Annual Report: Canada 2010

Report
May 28, 2010

Annual Report: Canada 2010

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Head of state Queen Elizabeth II, represented by Governor
General Michaëlle Jean

Head of government Stephen Harper
Death penalty abolitionist for all crimes
Population 33.6 million
Life expectancy 80.6 years
Under-5 mortality (m/f) 6/6 per 1,000

Canadian officials failed to protect the rights of Indigenous peoples adequately. Concerns persisted about human rights violations associated with national security laws and practices as well as Canadian overseas mining operations.

Background

In February, Canada's human rights record was assessed under the UN Universal Periodic Review. The recommendation that Canada develop a national poverty elimination strategy was rejected by the federal government which asserted that this was a provincial or territorial responsibility.

Indigenous Peoples' rights

The authorities failed to ensure respect for Indigenous rights when issuing licences for mining, logging and petroleum and other resource extraction. The government continued to make baseless claims that the UN Declaration on the Rights of Indigenous Peoples does not apply in Canada. In September, a hearing opened before the Canadian Human Rights Tribunal into underfunding of First Nation child and family services, compared with other communities.

  • Massive oil and gas developments continued to be carried out without the consent of the Lubicon Cree in northern Alberta, undermining their use of traditional lands and contributing to high levels of poor health and poverty.

Women's rights

The high level of violence experienced by Indigenous women and girls persisted. The Native Women's Association of Canada continued to call for a comprehensive national action plan to address the violence and the underlying discrimination that contributes to it. Despite a stated commitment to stopping the violence, the Canadian government took no steps towards establishing such a plan.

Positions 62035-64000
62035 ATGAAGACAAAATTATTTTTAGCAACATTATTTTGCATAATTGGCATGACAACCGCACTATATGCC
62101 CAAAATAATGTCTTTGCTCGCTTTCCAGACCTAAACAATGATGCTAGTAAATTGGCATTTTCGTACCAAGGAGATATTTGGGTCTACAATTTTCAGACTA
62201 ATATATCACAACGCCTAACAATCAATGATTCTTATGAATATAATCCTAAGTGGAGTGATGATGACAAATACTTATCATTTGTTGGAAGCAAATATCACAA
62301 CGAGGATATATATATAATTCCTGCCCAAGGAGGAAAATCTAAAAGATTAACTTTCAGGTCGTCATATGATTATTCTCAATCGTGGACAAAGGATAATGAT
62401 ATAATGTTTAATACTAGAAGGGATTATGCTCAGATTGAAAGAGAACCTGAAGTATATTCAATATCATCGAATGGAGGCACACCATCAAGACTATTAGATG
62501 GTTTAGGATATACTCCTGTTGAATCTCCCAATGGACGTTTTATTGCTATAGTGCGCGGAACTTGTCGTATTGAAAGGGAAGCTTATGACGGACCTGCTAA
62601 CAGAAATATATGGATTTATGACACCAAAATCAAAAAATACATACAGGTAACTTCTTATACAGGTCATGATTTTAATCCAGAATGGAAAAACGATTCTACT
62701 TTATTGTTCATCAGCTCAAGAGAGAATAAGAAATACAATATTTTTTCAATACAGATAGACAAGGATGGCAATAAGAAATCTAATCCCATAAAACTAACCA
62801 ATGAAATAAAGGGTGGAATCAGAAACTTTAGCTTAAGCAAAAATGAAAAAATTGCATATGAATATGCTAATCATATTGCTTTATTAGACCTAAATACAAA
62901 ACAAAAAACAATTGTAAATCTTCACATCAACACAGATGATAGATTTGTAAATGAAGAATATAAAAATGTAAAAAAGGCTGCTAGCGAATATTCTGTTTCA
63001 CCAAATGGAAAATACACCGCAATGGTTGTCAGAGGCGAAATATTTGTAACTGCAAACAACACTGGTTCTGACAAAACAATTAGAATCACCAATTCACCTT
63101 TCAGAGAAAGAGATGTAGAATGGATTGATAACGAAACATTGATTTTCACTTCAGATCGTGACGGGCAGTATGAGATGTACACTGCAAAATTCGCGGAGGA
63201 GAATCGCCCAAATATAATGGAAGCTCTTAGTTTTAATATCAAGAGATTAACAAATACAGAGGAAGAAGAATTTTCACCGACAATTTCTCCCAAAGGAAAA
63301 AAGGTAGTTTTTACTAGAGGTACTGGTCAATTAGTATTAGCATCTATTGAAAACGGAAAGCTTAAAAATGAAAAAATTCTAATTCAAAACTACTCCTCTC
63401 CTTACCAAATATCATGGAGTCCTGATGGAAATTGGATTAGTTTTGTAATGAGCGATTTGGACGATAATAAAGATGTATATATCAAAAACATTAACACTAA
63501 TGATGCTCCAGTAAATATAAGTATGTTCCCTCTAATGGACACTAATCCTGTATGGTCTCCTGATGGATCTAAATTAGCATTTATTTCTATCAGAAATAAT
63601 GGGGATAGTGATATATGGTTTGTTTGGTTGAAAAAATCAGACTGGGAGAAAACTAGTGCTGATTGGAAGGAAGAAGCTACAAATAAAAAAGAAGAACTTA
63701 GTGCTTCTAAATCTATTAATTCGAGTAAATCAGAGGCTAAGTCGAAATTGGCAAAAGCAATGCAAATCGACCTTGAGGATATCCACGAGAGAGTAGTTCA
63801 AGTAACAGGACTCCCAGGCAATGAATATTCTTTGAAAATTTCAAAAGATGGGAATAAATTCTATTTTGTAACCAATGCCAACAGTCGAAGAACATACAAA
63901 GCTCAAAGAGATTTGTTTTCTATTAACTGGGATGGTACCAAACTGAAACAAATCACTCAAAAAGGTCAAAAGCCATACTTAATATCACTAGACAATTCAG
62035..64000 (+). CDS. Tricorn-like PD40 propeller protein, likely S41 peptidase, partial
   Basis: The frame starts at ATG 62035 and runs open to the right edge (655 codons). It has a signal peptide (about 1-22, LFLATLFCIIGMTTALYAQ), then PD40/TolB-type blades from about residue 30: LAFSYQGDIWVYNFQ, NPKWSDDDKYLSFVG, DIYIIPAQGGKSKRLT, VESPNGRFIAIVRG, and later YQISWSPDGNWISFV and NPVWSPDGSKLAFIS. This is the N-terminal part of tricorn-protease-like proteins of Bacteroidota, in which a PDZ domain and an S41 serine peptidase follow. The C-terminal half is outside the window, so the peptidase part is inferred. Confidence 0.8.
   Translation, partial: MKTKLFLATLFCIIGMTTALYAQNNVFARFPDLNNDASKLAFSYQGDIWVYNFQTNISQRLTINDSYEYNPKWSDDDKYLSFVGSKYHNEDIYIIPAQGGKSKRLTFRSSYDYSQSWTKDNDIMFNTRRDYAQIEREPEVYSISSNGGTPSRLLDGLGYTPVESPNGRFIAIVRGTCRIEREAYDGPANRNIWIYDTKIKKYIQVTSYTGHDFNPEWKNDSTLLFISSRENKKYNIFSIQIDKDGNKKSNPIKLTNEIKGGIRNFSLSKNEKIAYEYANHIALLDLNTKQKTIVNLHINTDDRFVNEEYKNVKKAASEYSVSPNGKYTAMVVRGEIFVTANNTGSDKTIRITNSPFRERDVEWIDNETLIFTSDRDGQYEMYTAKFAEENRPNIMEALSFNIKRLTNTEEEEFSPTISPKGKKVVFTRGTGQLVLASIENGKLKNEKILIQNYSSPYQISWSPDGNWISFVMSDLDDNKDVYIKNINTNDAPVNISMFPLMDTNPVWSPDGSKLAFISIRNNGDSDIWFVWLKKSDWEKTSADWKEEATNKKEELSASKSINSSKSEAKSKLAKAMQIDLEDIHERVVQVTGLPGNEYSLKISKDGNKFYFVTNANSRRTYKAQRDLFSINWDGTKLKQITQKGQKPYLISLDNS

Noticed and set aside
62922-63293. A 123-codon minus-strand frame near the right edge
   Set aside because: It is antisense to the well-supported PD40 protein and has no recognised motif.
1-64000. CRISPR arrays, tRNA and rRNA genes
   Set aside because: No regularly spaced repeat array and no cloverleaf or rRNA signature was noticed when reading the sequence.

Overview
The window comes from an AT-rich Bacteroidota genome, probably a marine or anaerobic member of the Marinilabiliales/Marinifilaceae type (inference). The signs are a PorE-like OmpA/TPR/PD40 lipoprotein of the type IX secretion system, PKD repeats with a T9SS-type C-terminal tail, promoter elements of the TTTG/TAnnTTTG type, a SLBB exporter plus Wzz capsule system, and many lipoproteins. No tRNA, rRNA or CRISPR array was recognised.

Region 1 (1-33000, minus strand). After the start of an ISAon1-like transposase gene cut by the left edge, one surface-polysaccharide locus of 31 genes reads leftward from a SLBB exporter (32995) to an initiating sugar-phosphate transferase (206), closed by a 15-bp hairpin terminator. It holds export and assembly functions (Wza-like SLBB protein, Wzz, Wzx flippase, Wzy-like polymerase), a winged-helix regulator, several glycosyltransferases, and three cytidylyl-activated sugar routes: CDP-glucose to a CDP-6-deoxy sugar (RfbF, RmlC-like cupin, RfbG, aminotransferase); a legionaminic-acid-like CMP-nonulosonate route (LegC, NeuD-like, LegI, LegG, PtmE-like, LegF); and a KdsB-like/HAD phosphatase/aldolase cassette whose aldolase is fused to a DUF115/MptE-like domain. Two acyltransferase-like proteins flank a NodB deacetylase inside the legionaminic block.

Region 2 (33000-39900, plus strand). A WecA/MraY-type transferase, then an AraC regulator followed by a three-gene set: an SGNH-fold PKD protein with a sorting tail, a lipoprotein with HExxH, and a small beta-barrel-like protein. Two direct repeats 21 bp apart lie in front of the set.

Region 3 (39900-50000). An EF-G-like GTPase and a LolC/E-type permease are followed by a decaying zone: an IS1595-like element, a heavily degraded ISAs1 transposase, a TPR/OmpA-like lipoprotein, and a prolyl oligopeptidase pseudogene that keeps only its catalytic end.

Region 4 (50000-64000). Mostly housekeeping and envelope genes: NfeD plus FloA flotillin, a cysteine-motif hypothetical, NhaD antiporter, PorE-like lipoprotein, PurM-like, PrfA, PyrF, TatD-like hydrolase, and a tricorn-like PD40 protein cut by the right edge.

In March, the Federal Court dismissed a challenge to the practice of transferring battlefield detainees in Afghanistan into Afghan custody where they were at serious risk of torture. This decision was upheld by the Federal Court of Appeal in December.

Counter-terror and security

Individuals subject to immigration security certificates continued to be denied access to much of the evidence against them. The Federal Court overturned certificates against two men in October and December.

In May, the Supreme Court of Canada refused to hear an appeal concerning the Canadian military's policy of handing battlefield detainees in Afghanistan over to Afghan authorities. In November, testimony by a Canadian diplomat before a Parliamentary Committee gave rise to serious concerns about failures by senior officials to take account of the risk of torture faced by transferred prisoners.

  • In August, the Federal Court of Appeal upheld an earlier court ruling that the Canadian government must seek the repatriation of Omar Khadr, a Canadian citizen who was apprehended by US forces in Afghanistan when he was 15 years old and had been detained at Guantánamo Bay since 2002. An appeal was lodged with the Supreme Court of Canada against the ruling.

Refugees and asylum-seekers

In February, the Supreme Court of Canada refused to hear an appeal regarding the Safe Third Country refugee agreement between Canada and the USA which denies asylum-seekers who pass through the USA access to the Canadian refugee determination system.

Police and security forces

At least one person died after being stunned by police Tasers during the year, bringing the number of such deaths since 2003 to at least 26.